As Healthcare Improvement Scotland recruits for new Board members, Suzanne Dawson, a Non-Executive Director on our Board, explains the role, how she joined the Board and the importance of diversity and collaboration.
Healthcare Improvement Scotland (HIS) is currently looking to appoint three new Non-Executive Directors to our Board. To many, being on a board may seem like a mysterious role, but they may not be aware that they could be exactly what a board is looking for.
My own journey to the Board
I have been a member of the HIS Board for three years, three of the most turbulent years in the history of the NHS in Scotland.
Before I outline some of my reflections on my role, let me tell you just a little bit about how I got here. Although I had previous board experience, it certainly isn’t a necessary requirement for us, and each of us has to start somewhere. For me, it was as a member of a Further Education College Board.
My professional career was in marketing, primarily in economic development, promoting Scotland in key sectors such as the life sciences, tourism, and the creative industries. Following maternity leave I decided to take a different approach to my working life and set up my own marketing consultancy business. Around the same time, I saw the College Board position advertised and, thinking it would provide me with a great new opportunity to contribute to my local community while gaining new skills and experience which I could bring to my business, I took the jump and applied. I didn’t have any previous board experience and I wasn’t wrong about what I would get from the experience. By the time I left the College at the end of my two terms I recognised just what an important and influential role a board member plays. It certainly wasn’t always easy and with a major estates project happening during my time with the College, there was a whole lot of learning to do.
Board life before and during lockdown
I was appointed to the Board of Healthcare Improvement Scotland a full year before our first COVID-19 lockdown and so was lucky to be able to spend time getting to know my new colleagues face to face. Like now, there were three of us starting around the same time, which was a great support and helped create a collaborative induction process. Like everywhere else, we had to change ways of working in March 2020 and Board business was no different. We adapted very quickly to Board meetings by MS Teams, and it is our intention to take some of the learning from our experience into the future. It is likely that some Committee meetings will continue to be held online, and others will offer hybrid alternatives.
The role of governance committees
Each Board member sits on a couple of governance Committees. In my case I Chair the Committee which is responsible for ensuring public and community engagement across NHS boards and healthcare providers. I also sit on the Quality & Performance and Succession Planning Committees. As Board members it is our role to provide scrutiny, to seek assurance around decisions which are being made and to hold executives to account through effective challenge. Committee work provides a good opportunity to dig deep and ask questions: where’s the evidence for this and are there any gaps in the evidence; what actions are being taken to mitigate risk; how might this proposal impact on patients or local communities; how will we recognise, monitor and evaluate success. These are just some of the questions I have heard asked while I’ve been a Board member.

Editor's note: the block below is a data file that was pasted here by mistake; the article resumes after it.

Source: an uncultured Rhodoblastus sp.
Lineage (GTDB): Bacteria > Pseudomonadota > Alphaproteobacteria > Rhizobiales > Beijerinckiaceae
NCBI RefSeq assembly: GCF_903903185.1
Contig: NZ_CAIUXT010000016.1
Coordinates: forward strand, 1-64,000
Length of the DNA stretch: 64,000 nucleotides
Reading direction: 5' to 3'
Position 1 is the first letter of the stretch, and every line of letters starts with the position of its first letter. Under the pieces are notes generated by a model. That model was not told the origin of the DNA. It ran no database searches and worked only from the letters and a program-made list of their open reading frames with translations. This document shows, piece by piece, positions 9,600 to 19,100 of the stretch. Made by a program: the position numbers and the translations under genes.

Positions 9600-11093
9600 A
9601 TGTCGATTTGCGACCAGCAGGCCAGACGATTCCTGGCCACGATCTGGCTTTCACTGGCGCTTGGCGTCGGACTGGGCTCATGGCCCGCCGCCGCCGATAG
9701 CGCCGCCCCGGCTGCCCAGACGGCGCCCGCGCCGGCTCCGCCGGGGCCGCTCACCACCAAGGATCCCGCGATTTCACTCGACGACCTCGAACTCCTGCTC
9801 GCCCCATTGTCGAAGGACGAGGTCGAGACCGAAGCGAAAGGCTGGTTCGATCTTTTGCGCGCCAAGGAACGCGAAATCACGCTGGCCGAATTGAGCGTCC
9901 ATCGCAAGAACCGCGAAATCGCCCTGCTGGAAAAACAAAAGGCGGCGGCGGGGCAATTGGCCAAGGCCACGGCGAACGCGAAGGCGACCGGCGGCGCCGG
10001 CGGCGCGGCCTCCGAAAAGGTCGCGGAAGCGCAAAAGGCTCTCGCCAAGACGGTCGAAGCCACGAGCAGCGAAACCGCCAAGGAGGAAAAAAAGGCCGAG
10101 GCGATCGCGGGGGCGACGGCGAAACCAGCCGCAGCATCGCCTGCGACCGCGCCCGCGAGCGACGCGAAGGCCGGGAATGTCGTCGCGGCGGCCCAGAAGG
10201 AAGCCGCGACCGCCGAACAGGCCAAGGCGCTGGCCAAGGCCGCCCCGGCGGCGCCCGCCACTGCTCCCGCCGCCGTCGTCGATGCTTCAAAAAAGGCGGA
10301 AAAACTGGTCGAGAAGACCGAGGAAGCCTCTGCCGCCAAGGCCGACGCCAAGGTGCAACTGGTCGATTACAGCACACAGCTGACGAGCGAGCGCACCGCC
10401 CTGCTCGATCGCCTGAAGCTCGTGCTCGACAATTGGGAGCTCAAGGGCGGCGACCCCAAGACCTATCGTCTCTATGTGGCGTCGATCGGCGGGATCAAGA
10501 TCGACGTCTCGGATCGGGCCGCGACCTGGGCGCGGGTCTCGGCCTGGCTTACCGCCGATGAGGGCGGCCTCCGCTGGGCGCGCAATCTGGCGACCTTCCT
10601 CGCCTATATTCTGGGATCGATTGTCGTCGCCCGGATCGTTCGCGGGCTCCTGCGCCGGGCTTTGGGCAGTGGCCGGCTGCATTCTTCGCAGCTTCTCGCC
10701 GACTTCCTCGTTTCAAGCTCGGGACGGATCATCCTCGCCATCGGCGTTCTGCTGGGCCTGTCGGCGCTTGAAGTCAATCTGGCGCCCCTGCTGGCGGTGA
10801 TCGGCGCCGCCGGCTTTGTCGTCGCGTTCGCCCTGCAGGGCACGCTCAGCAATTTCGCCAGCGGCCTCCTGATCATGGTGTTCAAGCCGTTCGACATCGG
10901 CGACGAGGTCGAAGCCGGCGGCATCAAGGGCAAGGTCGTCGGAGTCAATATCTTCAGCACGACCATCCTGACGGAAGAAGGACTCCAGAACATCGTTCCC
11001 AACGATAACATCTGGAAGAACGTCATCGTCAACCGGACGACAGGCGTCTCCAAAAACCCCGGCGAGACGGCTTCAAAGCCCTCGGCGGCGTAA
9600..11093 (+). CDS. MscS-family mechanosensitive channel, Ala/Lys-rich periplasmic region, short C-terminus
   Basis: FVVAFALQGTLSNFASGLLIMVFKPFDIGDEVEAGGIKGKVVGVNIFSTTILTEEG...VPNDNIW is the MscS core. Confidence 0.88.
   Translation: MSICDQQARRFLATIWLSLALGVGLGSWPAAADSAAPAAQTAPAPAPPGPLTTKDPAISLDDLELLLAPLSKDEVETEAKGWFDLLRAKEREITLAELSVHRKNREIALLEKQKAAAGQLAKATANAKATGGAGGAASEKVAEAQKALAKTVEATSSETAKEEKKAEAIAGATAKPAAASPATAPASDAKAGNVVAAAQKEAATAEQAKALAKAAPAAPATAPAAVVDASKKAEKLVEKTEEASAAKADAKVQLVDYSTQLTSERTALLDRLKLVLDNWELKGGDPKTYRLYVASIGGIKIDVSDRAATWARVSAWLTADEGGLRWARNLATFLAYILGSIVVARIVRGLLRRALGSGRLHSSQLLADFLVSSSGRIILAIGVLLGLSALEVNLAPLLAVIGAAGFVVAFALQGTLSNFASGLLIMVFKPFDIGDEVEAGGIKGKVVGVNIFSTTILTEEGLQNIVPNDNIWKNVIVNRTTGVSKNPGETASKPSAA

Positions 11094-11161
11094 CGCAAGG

Diversity makes us stronger
In my experience a strong board is a diverse board. By that I am talking about diversity of thought which goes beyond protected characteristics. Life or community experience which brings a different perspective adds real value to decision making. As our organisation operates across Scotland it is also important for us to fully understand the impact of any proposal across diverse communities, including both rural and urban.
While we can be a diverse Board, with Non-Executive Directors coming from different backgrounds and with a wide range of skills and experience, the key to the Board’s effectiveness is around how we all work together as a team. We are not simply a group of individuals, but are at our best when we work collaboratively, building relationships based on a clear set of values around trust, openness, compassion, dignity, and respect.
Could this role be for you?
If any of what I have said here chimes with you. If you have a real desire to help shape the future of the NHS in Scotland, while broadening your own skills and experience, I would encourage you to apply. You don’t need years of board experience, you just need the commitment to make a difference, to challenge effectively and influence decision making based on your skills, knowledge and experience however that might have been acquired. You have nothing to lose by applying and you, our Board and the people of Scotland have plenty to gain.
Suzanne Dawson is a Non-Executive Director on the Board of Healthcare Improvement Scotland.